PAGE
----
Enjoy a frosty reception
Published:  29 June, 2007

Chilling your summer drinks is a sure-fire way to increase sales. Christine Boggis offers some advice on coolers

Summer's here and everyone's looking for ice-cold beers, white and rosť wines and ciders - so it's time for retailers to get their chillers sorted out and make sure they have the right display ready to boost sales.

"If I could chill everything I would - it works for us," says Alan Dunn, of Keswick's Open All Hours. "People use convenience stores for impulse purchases and they want ready-to-drink white and rosť wines , chilled lagers and ciders."

Research by Scottish & Newcastle UK has found that 40 per cent of all beer and cider bought is

from the chiller, three-quarters of shoppers drink their beer and cider within three hours of buying it, and they are prepared to pay more for chilled drinks. Coors has done research with TNS which found 45 per cent of all beer bought cold comes from convenience stores .

S&N off-trade customer marketing head Craig Clarkson says: "Good weather often prompts consumers to have unplanned social gatherings and purchase alcohol locally on their way home from work or to a party, so a cold offering is a key to capturing impulse sales."

Open-fronted multi-deck units are very popular with independent retailers, according to refrigeration companies Husky and Jordon.

Husky's research has found that open-fronted models boost sales by 30 per cent compared

with glass-door units. They have bigger display areas, can be used for food as well as drink if necessary, and are easier to load.

"Open-fronted chillers tend to be most popular because they make it easy for customers to view the

range and grab what they need straight from the shelf with no messing about with doors and balancing items on their head while accessing chilled product ranges," says Jordon marketing manager Jon Dawson. "This is especially important when dealing with bulkier items such as multipacks of beer or bottles of wine and spirits."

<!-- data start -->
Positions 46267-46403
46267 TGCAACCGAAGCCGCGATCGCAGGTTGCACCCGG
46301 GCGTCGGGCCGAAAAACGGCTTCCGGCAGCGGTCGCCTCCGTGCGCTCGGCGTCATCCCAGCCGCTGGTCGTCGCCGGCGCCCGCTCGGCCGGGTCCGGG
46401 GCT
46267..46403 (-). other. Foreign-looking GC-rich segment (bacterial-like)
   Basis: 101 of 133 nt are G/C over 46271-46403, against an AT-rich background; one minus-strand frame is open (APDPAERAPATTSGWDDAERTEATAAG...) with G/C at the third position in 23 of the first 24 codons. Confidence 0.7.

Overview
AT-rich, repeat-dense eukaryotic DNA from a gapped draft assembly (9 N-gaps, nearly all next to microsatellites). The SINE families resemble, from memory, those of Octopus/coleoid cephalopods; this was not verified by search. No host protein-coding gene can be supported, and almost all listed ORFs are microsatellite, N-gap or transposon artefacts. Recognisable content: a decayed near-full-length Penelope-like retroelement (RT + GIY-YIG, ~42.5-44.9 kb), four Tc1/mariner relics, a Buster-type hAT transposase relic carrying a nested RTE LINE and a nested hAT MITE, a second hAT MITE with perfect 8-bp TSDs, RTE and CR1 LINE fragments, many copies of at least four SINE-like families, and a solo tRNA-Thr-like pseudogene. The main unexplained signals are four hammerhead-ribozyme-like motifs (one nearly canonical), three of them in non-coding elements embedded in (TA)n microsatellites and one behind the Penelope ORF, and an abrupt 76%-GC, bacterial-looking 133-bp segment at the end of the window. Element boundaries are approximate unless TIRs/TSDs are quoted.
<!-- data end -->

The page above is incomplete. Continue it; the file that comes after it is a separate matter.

But chillers with doors could be more useful for shops with security issues - and some licensing authorities insist on drinks being locked away, particularly if a shop is open outside the times it is licensed to sell alcohol.

Husky has also created the Husky Quick-Pick

- a small, plug-in, open-topped chiller with a lit branding area which can be placed close to the checkout queue to boost impulse sales.

There are two main types of chillers - integral chillers which plug into the wall and have a built-in engine, and remote cabinets which have an external condensing unit mounted on a wall or roof outside the shop, giving more display space inside the chiller.

Integral chillers can be cheaper - but can also be hot and noisy. "The heat from some of the bigger integrals can make it quite uncomfortable during the warmer months, especially in a smaller shop . Of course, the other side of this is that it can act as a welcome heat source in the winter," says Dawson.